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Suppose that * is an associative binary operation on $S=\{ e,a,b \} $ where $e$ is the identity element and every element of S has an inverse. Show that there's only way/table for this operation.

So this is my result, after completing the table from what the problem ask but i don't know how to prove that this is the unique/only table for this. Do I have to prove every property for this (associative, identity...)? \begin{array}{|c|c|c|c|c|c|} \hline *& e & a & b \\ \hline e& e&a &b\\ \hline a& a&e &b\\ \hline b& b &b &e\\ \hline \end{array}

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If you can use some basic group theory: A set with an associative binary operation with inverse and symmetric element is a group. There is only one group with three elements.

Otherwise: Since $e$ is the identity, we have to determine $a*a$, $a*b$, $b*a$ and $b* b$. The inverse of $a$ can be $a$ or $b$.
If it is $a$, then $a*a=e$. Then $a*(a*b)=(a*a)*b=e*b=b$. Therefore $a*b$ is not $a$ or $e$ (because $a*a=e$ and $a*e=a$), so $a*b=b$. But this implies $a=e$, a contradiction. We conclude that $a*b=e$.
Can you finish?

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    $\begingroup$ Easier: $ab=a$ implies $b=e$; $ab=b$ implies $a=e$. So $ab=e$. $\endgroup$ – lhf Aug 8 '17 at 2:05
  • $\begingroup$ thank you. I just started in this class so I have no idea about group theory yet, but with this explication I can finish this. Thank you again. $\endgroup$ – Lexie Walker Aug 8 '17 at 2:10
  • $\begingroup$ @Bram28, just multiply $ab=a$ on the left by $a^{-1}$. $\endgroup$ – lhf Aug 8 '17 at 19:22
  • $\begingroup$ @lhf Slap my forehead hard!! $\endgroup$ – Bram28 Aug 8 '17 at 19:23
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To prove it is the unique solution, you need to prove two things:

  1. Your solution is a solution, i.e. you do indeed need to show that your solution is associative, that $e$ is indeed the identity element, and that every element has an inverse.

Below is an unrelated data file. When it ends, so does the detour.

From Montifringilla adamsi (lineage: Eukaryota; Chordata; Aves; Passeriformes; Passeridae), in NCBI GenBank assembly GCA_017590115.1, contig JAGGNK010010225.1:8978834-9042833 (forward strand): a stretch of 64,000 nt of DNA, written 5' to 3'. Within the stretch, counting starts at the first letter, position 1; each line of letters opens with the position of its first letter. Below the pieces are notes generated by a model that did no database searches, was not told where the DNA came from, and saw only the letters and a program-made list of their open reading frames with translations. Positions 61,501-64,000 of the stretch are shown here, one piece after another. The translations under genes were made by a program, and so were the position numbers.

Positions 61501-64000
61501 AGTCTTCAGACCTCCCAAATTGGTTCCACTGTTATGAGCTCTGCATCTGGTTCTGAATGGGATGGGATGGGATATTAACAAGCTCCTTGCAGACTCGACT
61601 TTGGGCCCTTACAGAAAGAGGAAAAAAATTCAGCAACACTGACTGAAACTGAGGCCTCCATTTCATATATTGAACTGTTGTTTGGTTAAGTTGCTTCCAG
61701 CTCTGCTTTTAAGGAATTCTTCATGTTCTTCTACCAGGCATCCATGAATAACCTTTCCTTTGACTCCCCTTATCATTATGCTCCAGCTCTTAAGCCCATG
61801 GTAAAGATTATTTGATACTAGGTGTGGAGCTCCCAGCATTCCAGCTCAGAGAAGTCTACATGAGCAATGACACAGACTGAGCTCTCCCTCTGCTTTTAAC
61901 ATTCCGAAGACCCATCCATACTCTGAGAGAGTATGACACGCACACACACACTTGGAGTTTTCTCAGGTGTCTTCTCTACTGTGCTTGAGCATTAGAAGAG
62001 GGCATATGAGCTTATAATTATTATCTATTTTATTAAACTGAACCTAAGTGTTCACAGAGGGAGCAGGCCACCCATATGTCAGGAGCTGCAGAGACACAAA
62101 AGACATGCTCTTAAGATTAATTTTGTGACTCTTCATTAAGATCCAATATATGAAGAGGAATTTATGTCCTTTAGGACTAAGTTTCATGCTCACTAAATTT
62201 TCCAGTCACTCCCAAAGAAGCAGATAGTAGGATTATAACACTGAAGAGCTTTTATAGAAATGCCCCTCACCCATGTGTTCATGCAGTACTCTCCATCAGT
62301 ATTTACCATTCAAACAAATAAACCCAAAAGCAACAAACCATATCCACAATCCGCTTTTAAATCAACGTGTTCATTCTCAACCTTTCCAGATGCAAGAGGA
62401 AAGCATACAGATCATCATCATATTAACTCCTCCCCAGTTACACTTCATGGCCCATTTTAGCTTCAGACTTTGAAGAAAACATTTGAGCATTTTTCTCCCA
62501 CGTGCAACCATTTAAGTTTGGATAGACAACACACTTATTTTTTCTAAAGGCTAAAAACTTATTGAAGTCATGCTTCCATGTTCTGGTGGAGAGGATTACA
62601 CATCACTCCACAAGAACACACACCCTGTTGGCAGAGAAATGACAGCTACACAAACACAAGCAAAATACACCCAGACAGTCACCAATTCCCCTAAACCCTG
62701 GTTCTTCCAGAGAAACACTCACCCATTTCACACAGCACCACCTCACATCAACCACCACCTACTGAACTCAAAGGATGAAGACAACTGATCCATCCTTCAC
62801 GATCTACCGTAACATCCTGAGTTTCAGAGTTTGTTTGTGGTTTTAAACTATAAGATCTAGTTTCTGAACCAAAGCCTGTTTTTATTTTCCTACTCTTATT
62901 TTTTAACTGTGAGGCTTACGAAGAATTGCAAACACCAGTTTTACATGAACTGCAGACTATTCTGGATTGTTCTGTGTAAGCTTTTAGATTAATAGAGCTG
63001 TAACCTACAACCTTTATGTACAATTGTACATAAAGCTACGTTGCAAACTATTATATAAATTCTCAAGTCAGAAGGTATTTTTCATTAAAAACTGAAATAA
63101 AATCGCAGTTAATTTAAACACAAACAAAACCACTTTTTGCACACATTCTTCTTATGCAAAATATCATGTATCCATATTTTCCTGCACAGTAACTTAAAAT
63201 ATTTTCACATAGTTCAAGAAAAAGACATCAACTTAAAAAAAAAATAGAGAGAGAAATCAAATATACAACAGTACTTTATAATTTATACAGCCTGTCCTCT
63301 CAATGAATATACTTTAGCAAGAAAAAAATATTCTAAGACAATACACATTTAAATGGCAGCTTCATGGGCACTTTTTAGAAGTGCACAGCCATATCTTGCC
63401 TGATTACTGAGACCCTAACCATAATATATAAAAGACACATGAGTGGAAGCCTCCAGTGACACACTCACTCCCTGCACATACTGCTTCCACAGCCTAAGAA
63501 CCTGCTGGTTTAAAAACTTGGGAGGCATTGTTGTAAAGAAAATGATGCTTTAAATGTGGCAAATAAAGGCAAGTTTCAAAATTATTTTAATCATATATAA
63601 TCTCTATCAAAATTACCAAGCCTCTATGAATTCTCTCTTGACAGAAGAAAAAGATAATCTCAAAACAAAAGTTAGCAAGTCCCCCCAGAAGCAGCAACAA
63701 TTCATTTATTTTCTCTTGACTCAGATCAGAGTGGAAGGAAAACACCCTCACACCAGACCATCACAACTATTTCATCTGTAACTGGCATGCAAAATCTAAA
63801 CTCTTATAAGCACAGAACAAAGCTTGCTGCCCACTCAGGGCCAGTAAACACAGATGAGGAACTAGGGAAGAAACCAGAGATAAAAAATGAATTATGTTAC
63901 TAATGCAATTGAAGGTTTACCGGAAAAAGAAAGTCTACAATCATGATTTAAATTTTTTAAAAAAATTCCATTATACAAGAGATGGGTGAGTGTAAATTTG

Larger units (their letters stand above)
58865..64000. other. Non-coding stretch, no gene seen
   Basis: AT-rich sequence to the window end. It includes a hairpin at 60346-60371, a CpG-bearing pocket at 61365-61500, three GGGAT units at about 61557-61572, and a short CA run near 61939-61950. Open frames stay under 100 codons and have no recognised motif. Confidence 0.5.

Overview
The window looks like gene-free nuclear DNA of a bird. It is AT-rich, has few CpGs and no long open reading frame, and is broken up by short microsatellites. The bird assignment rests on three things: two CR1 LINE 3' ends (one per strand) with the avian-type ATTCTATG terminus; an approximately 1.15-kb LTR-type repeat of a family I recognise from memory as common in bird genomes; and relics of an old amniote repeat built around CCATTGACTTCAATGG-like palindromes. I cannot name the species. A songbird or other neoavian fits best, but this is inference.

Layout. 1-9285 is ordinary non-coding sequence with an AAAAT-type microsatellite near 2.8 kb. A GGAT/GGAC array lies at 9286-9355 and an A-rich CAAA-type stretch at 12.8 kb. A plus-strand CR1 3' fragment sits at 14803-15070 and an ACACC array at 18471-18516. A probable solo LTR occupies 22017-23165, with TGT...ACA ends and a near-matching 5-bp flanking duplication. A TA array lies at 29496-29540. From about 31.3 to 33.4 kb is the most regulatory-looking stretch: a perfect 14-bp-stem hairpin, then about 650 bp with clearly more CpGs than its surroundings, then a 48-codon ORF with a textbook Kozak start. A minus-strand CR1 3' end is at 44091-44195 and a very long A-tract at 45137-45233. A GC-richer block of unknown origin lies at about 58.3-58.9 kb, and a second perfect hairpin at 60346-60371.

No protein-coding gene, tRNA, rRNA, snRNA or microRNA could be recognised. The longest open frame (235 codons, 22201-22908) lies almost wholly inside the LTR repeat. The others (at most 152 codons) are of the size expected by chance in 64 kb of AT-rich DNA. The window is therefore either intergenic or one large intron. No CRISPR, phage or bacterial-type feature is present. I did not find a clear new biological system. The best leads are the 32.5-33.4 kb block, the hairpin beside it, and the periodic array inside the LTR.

2. There are no other solutions.

Now, to show that there are no other solutions, you would go through an argument like:

$e$ being the identity element immediately forces 5 of the 9 values in the table:

\begin{array}{|c|c|c|c|c|c|} \hline *& e & a & b \\ \hline e& e&a &b\\ \hline a& a& &\\ \hline b& b & &\\ \hline \end{array}

$a$ has an inverse element, i.e. there is some element $a^{-1}$ such that $a * a^{-1} = e$, so $a^{-1} \not = e$, since $a * e = a$ and $a \not = e$.

Now, if $a^{-1} = a$ is inverse of $a$, then $aa=e$, so $(b * a) * a = b * (a * a) = b * e = b$, and so $b * a = b$, since if $b * a = e$ then $(b * a) * a = e * a = a \not = b$, and if $b * a = a$ then $(b * a) * a = a * a = e \not = b$. But since $b$ has to have an inverse $b^{-1}$ such that $b * b^{-1} = e$, and since $b * e = b \not = e$, and $b * a = b \not = e$, that means that $b^{-1} = b$. But then $(a * b) * b = b * b = e$,while $a * (b * b) = a * e= a$, and so $*$ is not associative. Hence, we have a contradiction if $a^{-1}= a$, and hence the only way things can work is if $a^{-1}= b$, i.e. $a * b = e$

\begin{array}{|c|c|c|c|c|c|} \hline *& e & a & b \\ \hline e& e&a &b\\ \hline a& a& &e\\ \hline b& b & &\\ \hline \end{array}

But this means that $a*a = b$, for we have $(a*a)*b = a * (a * b) = a * e = a$, and if $a*a = e$ then $(a * a) * b = e * b = b \not = a$, and if $a * a = a$ then $(a * a) * b = a * b = e \not = a$.

\begin{array}{|c|c|c|c|c|c|} \hline *& e & a & b \\ \hline e& e&a &b\\ \hline a& a& b&e\\ \hline b& b & &\\ \hline \end{array}

Also, since $a * (b * a) = (a * b) * a = e * a = a$, we get that $b * a = e$, for if $b * a = a$ then $a * (b * a) = a * a = e \not = a$, and if $b * a = b$, then $a * (b * a) = a * b = e \not = a$.

\begin{array}{|c|c|c|c|c|c|} \hline *& e & a & b \\ \hline e& e&a &b\\ \hline a& a& b&e\\ \hline b& b & e&\\ \hline \end{array}

And finally, since $a * (b * b) = (a * b) * b = e * b = b$, it must be that $b * b = a$, for if $b * b = e$, then $a * (b * b) = a * e = a \not = b$, and if $b * b = b$, then $a * (b * b) = a * b = e \not = b$

\begin{array}{|c|c|c|c|c|c|} \hline *& e & a & b \\ \hline e& e&a &b\\ \hline a& a& b&e\\ \hline b& b & e&a\\ \hline \end{array}

OK, so what we have now established is that there cannot be more than 1 solution.

But we have not yet established that this actually is a solution!

That is, if you look back at the proof, you see that we rules out all kinds of values, but we never established that the values that were forced actually did satisfy the requirements!

So, yes, you need to show that $e$ works like an identity element (easy), that ever element has an inverse (easy), and that this $*$ is associative (not hard, but tedious)

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